Welcome back to the Our City Forest Blog. Spring is here and California is becoming an even lovelier place as trees erupt into foliage and flowers and the rain subsides. Soon we’ll be enjoying stereotypically balmy, Mediterranean weather that the Bay is famous for. With spring and summer come farmers markets and a wide variety of fruits and vegetables. In the next two months, berries of a ton of different varieties come into season including, strawberries, raspberries, blackberries and blueberries. Well, I say berries but really only one of the berries mentioned is actually a berry. Guess which one? I’ll wait. As the narrator of a blog piece about botanical fruit varieties I have infinite time.
So what makes a berry a berry? How do botanists define fruit and distinguish between different types of fruit? From a botanical standpoint, a fruit is the ripened, fertilized ovary of a plant, containing seeds. Anything that contains seeds is a fruit which that means everything from eggplant to maple helicopters to wheat to tomatoes are fruits. Fruits are categorized by anatomy and what sort of flowers they derive from.
All fruits derive from the pericarp, the wall of the ovary that surrounds the fertilized seeds. The pericarp is divided into three regions, the epicarp, the mesocarp and the endocarp, the outer, middle and innermost layers. Botanists examine these tissue layers in fruits as they develop to group fruits into classifications. Fruits are also broadly divided between “fleshy” (berries, drupes, pommes, peppos etc) and “dry” fruits (nuts, fibrous fruits, caryopsis etc). With all this in mind, here are some common fruit types and how to recognize them.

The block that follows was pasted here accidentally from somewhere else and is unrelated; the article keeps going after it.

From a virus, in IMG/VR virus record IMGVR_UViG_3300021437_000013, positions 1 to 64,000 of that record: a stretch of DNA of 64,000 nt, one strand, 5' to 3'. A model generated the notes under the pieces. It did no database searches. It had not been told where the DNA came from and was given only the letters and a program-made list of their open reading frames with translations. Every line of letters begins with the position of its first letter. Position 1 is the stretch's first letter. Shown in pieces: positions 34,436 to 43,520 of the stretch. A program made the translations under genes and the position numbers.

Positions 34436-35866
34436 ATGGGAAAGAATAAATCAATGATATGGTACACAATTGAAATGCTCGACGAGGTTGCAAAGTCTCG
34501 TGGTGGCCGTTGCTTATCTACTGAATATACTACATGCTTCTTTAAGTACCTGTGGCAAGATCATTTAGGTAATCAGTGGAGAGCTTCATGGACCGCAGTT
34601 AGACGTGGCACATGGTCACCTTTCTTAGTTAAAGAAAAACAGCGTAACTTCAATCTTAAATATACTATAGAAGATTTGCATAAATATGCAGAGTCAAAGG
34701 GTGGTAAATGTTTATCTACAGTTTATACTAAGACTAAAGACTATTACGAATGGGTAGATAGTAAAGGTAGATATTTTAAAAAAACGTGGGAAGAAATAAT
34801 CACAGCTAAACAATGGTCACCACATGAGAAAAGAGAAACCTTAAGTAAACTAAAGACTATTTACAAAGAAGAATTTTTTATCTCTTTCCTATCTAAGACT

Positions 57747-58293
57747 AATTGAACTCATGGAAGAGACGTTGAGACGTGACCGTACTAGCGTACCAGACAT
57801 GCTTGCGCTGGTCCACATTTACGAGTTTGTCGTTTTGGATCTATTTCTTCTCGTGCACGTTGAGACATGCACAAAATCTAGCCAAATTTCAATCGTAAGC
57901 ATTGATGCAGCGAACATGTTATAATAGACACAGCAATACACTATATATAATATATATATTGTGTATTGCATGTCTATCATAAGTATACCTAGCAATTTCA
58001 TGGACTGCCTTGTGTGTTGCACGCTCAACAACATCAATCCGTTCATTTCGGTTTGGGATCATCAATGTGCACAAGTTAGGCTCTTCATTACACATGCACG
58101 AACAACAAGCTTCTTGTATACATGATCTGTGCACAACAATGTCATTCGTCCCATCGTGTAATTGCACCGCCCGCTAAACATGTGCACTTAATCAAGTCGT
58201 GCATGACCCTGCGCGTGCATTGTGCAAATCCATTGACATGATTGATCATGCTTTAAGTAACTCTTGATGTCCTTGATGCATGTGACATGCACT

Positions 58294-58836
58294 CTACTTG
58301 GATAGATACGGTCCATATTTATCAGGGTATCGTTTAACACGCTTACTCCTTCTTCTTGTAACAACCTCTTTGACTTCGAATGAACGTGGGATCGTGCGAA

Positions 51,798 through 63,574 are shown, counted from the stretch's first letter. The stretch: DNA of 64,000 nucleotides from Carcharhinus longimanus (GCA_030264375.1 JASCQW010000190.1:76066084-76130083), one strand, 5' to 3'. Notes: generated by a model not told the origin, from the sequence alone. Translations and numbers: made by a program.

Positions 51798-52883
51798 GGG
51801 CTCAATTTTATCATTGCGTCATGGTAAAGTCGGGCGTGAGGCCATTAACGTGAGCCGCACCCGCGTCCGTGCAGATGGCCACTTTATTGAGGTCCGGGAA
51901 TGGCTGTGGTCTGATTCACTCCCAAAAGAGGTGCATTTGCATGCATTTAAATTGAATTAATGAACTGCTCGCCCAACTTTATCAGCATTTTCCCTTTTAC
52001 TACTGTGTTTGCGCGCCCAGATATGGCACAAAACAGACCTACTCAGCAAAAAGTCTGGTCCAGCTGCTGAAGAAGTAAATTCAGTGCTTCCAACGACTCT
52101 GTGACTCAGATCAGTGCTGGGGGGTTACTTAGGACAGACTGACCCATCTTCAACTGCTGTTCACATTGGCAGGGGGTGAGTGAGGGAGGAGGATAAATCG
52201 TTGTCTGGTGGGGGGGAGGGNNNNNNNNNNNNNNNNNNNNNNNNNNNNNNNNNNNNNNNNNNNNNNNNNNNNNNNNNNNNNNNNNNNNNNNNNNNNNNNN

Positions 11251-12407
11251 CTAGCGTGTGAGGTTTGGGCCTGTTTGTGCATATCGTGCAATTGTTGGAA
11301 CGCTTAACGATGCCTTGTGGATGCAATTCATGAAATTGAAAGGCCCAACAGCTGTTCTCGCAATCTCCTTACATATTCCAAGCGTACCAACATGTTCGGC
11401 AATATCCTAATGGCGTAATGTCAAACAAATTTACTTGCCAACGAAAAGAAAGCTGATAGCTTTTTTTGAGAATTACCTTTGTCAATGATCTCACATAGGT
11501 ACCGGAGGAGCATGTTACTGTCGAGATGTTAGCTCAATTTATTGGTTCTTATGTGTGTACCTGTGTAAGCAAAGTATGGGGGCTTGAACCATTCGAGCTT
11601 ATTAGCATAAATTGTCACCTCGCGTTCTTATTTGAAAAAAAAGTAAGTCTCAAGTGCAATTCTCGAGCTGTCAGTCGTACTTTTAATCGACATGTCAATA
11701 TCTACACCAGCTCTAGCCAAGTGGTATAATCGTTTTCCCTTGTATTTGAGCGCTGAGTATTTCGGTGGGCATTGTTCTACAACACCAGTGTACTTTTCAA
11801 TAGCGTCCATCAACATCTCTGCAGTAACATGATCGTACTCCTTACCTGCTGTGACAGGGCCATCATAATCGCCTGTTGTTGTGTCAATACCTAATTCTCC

Berries are fleshy fruits that develop from single, mono-ovary flowers. They typically have small seeds, that pass easily through the digestive system. They have soft or leathery epicarps, fleshy mesocarps and thin, skin-like endocarps. Under the botanical definition bananas, elderberries, gooseberries, grapes, persimmons, cucumbers, eggplants, kiwi, chili peppers and tomatoes are all berries.
Berries, in an ongoing effort to confound and confuse, have two subtypes Citrus and Pepo.
Pepos are berries with a hard, rind-like epicarp around the fleshy or stringy mesocarp and thin endocarp. The hard rind develops around the entire ovary, encasing all the fertilized seeds from any given flower. Pepos are mostly produced by the Curbita genus that includes all squashes. The wide variety of squashes comes from extensive human hybridization and cultivation of 5 domesticated species within the genus. Pepos also include melons,which means that your watermelon or cantaloupe giant, weird berries.
Citrus or “hesperidium” are berries with a tough, oily rind. The epicarp is tough, leathery and full of oil glands. The mesocarp is actually the white layer between the oily glands and the juicy, citrus segments. The endocarp is composed of modified, succulent hairs that contain the “juice” of citrus fruit. They surround the air-filled pockets called “locules” where the fertilized seeds rest. These juicy hairs provide nourishment to the seeds as they develop. Citrus fruits can be traced back genetically to a single common ancestor, the descendants of which were extensively cross-pollinated by human intervention to create the commonly-consumed varieties we eat today.
Drupes (stone fruit):
Drupes are fleshy fruits where the epicarp and mesocarp surround a hardened, tough endocarp which protects the seed. The epicarp is either soft or leathery (or hairy in the case of peaches) and the mesocarp is fleshy, soft and juicy. Fruits like this typically develop from flowers with “single carpels”; carpels are the part of the flower that bear the ovary and receive pollen. Drupes are very common and include mangos, cherries, pears, olives, plums, and coffee “berries”. Plants that produce drupes often co-evolved with different animals for seed dispersal. The fleshy part of the fruit serves as an incentive for an animal to ingest the fruit, swallow the endocarp and seed. The seed, protected by the endocarp, passes harmlessly through the animal to sprout where ever it gets dropped. Mangos, cherries, plums, peaches, almonds and walnuts are drupes.